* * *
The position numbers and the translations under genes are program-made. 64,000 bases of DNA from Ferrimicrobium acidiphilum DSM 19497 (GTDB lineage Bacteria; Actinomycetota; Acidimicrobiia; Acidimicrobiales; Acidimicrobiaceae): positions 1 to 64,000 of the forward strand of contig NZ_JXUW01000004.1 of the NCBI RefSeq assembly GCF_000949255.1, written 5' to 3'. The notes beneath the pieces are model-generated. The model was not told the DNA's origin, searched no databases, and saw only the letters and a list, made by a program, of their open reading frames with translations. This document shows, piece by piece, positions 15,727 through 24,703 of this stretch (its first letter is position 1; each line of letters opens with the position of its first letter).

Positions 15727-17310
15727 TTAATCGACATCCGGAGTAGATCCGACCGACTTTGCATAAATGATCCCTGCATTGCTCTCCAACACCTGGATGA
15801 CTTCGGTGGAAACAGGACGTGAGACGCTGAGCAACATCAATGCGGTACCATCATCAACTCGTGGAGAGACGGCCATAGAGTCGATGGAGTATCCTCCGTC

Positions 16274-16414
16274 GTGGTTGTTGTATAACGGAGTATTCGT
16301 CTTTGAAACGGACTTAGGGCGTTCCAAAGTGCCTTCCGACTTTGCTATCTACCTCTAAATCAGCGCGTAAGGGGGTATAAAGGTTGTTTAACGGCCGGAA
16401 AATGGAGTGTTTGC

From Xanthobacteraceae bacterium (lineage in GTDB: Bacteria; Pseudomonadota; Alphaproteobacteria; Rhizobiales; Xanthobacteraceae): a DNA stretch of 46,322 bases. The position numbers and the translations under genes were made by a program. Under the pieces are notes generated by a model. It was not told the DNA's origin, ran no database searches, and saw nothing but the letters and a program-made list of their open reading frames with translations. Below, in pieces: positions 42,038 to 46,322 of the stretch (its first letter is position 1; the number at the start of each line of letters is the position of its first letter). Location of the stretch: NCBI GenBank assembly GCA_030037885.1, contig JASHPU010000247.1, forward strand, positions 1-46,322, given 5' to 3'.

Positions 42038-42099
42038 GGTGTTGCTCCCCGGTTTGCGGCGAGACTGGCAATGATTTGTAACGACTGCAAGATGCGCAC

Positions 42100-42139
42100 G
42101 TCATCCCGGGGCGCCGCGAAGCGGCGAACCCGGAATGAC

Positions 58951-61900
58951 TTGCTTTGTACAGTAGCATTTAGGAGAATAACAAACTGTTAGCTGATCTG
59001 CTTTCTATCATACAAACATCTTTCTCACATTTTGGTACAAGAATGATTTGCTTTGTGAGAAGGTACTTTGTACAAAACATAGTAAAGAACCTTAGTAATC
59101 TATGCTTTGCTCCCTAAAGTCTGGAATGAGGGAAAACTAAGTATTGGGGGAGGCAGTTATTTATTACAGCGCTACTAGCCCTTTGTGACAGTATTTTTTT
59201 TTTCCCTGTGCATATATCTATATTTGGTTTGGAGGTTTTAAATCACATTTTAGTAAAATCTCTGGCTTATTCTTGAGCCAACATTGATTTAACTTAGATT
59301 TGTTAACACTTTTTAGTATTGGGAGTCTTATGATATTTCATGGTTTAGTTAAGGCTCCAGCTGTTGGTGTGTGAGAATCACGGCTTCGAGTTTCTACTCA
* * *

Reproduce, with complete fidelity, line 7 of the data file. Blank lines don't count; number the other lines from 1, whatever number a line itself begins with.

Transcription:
16301 CTTTGAAACGGACTTAGGGCGTTCCAAAGTGCCTTCCGACTTTGCTATCTACCTCTAAATCAGCGCGTAAGGGGGTATAAAGGTTGTTTAACGGCCGGAA